Heather Long/Andrew Van Dam:
The black-white economic divide is as wide as it was in 1968: "14
charts show how deep the economic gap is and how little it has changed
in decades. The covid-19 recession is also hitting black families and
business owners far harder than whites."
How violent protests against police brutality in the '60s and '90s
changed public opinion: "The backlash to unrest in the '60s gave
the country Richard Nixon, one study found. But we don't know if that
will apply today." One thing not noted here is that we tend to conflate
two different things when we remember "violence in the '60s": "race
riots" which flared up in various cities from 1965-68, most often in
response to local police acts; and the police riot against anti-war
demonstrators at the 1968 Democratic Convention in Chicago. Neither
of these should be framed as "protests against police brutality" --
sure, they were occasioned by and exemplified by police brutality,
but they weren't organized as protests. I've long felt that the
former were pent-up explosions of anger, a release of pressures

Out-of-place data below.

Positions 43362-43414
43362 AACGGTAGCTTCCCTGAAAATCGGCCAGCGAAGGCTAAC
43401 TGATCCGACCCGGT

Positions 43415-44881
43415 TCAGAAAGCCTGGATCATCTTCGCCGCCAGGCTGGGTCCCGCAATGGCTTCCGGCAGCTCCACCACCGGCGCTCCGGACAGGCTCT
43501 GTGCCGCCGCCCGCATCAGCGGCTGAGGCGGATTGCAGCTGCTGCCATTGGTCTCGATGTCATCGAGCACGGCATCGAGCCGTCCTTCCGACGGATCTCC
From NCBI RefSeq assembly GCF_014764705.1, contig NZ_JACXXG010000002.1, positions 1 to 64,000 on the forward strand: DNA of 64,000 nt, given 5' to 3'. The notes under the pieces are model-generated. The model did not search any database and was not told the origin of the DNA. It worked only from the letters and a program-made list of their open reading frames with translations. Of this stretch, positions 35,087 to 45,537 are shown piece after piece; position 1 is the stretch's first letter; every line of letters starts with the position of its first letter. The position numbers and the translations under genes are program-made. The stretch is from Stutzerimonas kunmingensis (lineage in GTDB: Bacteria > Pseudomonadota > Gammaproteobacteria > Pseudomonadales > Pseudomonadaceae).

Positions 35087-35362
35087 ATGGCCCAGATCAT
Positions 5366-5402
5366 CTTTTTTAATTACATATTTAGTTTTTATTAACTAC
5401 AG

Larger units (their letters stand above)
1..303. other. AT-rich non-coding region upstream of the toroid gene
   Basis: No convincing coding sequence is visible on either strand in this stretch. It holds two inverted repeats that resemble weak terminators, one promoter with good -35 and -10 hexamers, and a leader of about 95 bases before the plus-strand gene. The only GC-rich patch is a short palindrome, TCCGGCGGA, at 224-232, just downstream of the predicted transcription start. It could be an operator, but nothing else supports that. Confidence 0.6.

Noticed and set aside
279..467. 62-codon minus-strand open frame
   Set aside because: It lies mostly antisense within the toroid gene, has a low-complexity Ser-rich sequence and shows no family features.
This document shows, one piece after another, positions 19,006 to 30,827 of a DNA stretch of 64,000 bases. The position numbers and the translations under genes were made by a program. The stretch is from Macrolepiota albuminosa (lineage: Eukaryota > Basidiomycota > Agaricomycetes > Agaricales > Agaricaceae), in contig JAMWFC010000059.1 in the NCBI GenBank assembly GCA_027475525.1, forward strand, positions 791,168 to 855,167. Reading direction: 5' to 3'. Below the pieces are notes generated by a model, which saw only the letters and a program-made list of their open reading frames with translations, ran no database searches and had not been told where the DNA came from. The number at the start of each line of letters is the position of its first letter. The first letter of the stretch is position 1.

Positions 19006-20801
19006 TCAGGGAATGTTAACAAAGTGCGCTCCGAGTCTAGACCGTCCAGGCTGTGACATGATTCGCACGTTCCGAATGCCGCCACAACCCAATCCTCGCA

that had built up over decades of racism and impoverishment, as
I noted that it was very rare for any city to "riot" more than
once. Repeated experiences were prevented not by police dominance
but by community leaders organizing bases of political power.
(Also helpful were cases where white political leaders responded
by getting out into the streets and making their concerns visible,
as John Lindsay did in New York. RFK, campaigning in Indianapolis
when Martin Luther King was killed, was also effective as keeping
anger from turning into riot.) It is true that Nixon cultivated
a backlash against blacks and anti-war protesters, but one thing
that helped him was that he was out of office when the "violence"
happened, unlike Trump. Of course, Nixon was responsible for much
of the violence after he became president in 1969 -- in America,
and much, much more around the world.
How to reform American police, according to experts.
- Police need to apologize for centuries of abuse
- Police should be trained to address their racial biases
- Police should avoid situations that lead them to use force
- Officers must be held accountable in a very transparent way
- On-the-job incentives for police officers need to change